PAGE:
Some people say that California really isn’t so bad, despite its faults. Ok, sorry about the bad pun, but those kinds of faults exist in the Midwest, too, including Indiana. Another thing they say about faults is that they are like people; they keep building up stress until, eventually, they snap.
That snap can be felt as an earthquake. And, like with people under stress, the longer a fault goes without snapping, the bigger the resulting earthquake will be.
Geologists have recently concluded that the part of the San Andreas Fault that runs through Southern California, including Palm Springs and Los Angeles, has built up about 300 years of stress. That means it could let go any minute now. The average time between major quakes in that region is 250 years.
Actually, the exact prediction is that there is a 70 percent chance of a major earthquake sometime during the next 30 years. Predicting earthquakes is far less accurate than predicting the weather, which is still not too exact going beyond tomorrow.
It still makes me glad I don’t live in California, though. In Indiana, we have tornadoes. But one can go an entire lifetime without ever seeing a twister. In fact, most people in Indiana live out their lives without seeing one up close and personal.
But in California, no one escapes earthquakes. They have relatively minor quakes all the time, and most people get used to them. But a major earthquake along the San Andreas Fault will happen. That’s a certainty.
In a sense it’s like being able to predict that a tornado will definitely hit downtown Franklin. We just don’t know exactly when but there’s a 70 percent chance it will be within 30 years.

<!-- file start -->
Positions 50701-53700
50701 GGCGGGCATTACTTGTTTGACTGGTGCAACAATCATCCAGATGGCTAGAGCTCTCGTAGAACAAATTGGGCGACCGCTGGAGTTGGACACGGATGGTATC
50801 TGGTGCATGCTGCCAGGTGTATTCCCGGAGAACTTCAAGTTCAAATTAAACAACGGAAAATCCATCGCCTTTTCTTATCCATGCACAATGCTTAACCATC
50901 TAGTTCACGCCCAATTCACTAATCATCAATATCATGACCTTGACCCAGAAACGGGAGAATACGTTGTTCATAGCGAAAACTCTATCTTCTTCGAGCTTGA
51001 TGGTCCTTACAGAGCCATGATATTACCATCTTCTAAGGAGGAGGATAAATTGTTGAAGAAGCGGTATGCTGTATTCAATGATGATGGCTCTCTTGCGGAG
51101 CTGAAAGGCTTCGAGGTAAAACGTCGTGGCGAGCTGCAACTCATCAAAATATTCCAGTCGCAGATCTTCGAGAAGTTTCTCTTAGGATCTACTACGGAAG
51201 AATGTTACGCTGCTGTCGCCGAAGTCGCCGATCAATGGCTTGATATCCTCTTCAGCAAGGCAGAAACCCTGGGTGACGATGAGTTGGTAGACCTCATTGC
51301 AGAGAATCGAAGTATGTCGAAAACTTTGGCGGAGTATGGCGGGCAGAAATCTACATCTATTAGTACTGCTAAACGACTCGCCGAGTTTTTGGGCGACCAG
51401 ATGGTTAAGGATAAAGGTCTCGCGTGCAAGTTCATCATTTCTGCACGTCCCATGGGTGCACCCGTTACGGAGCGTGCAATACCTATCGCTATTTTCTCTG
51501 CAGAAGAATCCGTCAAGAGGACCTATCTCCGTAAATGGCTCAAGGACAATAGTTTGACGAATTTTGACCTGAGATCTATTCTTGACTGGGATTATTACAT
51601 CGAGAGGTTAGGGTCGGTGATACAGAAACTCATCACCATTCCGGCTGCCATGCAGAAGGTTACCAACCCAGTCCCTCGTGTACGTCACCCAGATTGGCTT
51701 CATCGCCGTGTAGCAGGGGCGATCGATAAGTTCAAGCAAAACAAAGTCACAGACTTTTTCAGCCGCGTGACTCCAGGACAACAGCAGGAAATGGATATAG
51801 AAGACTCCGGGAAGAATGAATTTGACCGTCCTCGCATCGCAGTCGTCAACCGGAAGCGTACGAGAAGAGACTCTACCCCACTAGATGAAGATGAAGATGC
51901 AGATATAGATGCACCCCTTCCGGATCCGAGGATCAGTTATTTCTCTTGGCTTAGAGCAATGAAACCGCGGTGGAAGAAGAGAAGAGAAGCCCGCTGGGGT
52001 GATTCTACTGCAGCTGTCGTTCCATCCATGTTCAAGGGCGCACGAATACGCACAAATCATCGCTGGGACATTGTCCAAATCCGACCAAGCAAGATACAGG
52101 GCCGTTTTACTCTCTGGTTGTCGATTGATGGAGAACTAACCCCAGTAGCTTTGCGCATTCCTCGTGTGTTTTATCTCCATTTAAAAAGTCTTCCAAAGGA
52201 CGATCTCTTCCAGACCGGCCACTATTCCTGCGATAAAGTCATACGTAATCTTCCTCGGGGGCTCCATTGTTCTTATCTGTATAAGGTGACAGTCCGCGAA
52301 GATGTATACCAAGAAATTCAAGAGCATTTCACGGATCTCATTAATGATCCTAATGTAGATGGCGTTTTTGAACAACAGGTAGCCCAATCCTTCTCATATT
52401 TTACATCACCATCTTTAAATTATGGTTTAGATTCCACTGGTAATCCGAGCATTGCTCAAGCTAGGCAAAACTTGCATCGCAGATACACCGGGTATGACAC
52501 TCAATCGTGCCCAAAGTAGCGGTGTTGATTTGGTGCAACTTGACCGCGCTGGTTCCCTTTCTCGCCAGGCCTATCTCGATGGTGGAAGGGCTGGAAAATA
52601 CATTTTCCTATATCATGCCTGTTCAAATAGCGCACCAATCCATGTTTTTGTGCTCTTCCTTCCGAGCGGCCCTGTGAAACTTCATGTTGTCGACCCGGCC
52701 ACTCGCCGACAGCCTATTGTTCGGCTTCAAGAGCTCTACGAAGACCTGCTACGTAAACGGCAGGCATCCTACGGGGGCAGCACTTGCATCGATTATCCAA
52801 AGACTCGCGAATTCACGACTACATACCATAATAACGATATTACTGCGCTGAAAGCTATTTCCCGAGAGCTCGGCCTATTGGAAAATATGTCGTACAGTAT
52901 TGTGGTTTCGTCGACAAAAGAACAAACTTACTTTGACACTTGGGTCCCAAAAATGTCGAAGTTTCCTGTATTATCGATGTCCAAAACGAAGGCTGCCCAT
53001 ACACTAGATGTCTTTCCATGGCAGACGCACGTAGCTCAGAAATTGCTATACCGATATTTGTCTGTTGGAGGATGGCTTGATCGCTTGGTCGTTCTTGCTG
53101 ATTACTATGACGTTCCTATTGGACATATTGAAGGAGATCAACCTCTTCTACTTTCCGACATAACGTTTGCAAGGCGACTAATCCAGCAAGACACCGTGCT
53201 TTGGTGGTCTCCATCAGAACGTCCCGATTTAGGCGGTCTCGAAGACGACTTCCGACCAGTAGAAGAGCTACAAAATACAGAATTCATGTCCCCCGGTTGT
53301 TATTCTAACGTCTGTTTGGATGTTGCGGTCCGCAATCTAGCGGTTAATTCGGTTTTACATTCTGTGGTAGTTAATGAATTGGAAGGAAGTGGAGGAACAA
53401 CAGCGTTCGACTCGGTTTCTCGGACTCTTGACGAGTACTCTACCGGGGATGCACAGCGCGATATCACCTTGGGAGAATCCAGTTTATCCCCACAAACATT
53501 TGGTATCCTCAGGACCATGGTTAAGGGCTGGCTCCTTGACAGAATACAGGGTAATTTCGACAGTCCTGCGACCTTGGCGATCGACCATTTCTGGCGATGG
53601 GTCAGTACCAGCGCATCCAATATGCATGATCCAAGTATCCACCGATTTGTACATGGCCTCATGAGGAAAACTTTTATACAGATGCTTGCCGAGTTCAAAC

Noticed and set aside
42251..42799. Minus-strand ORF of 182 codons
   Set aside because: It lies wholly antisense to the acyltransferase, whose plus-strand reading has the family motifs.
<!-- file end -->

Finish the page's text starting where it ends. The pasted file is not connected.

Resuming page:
The odds that a tornado will actually hit downtown Franklin are nowhere near that great. Yet, it could happen, and that fact is what Midwesterners learn to live with.
But, since I’m talking odds, it might surprise you to know that the odds that a major earthquake will strike Southern Indiana are greater than the odds of a twister striking any single place over the same time period.
Seismologists, the people who study and try to predict earthquakes, say that when the San Andreas Fault does finally slip, the resulting earthquake will be at least an eight on the Richter scale. It would be devastating.
But the largest quake ever to hit the United States occurred in December, 1811. Its aftershocks continued into the following year. And, no, it was not in California. The epicenter was near the town of New Madrid, Mo. And it was felt throughout much of the Midwest, including Indiana.
Fault lines in the New Madrid system of faults run along the Mississippi and Ohio River basins. Earthquakes large enough to be felt are rare in these parts, but they do happen.
There was a noticeable trembler that occurred in 1968. It was during the presidential campaign and one of the local newspapers quipped, “Nixon said he had some earth-shaking ideas, but this is ridiculous.”
In the mid-1980s, I was sitting on the deck of my home in Hobart, where I lived at the time. I thought I felt something, as if I were in a boat. I looked at the kids’ swing set and noticed the swing had begun to oscillate. I checked the news and it was, indeed, an earthquake.
But those were small earthquakes. We’re all waiting for “the big one” to strike California. And, indeed, it may strike at any time. But an equally big one could strike anywhere between Memphis and Evansville. And as difficult as it is to predict earthquakes in California, earthquakes in the Midwest are even more mercurial.
After all, the last big one to strike the Midwest changed the course of the Mississippi River and sent coal hurling skyward from fissures that opened in the earth. And that was long before Hollywood invented such scenarios.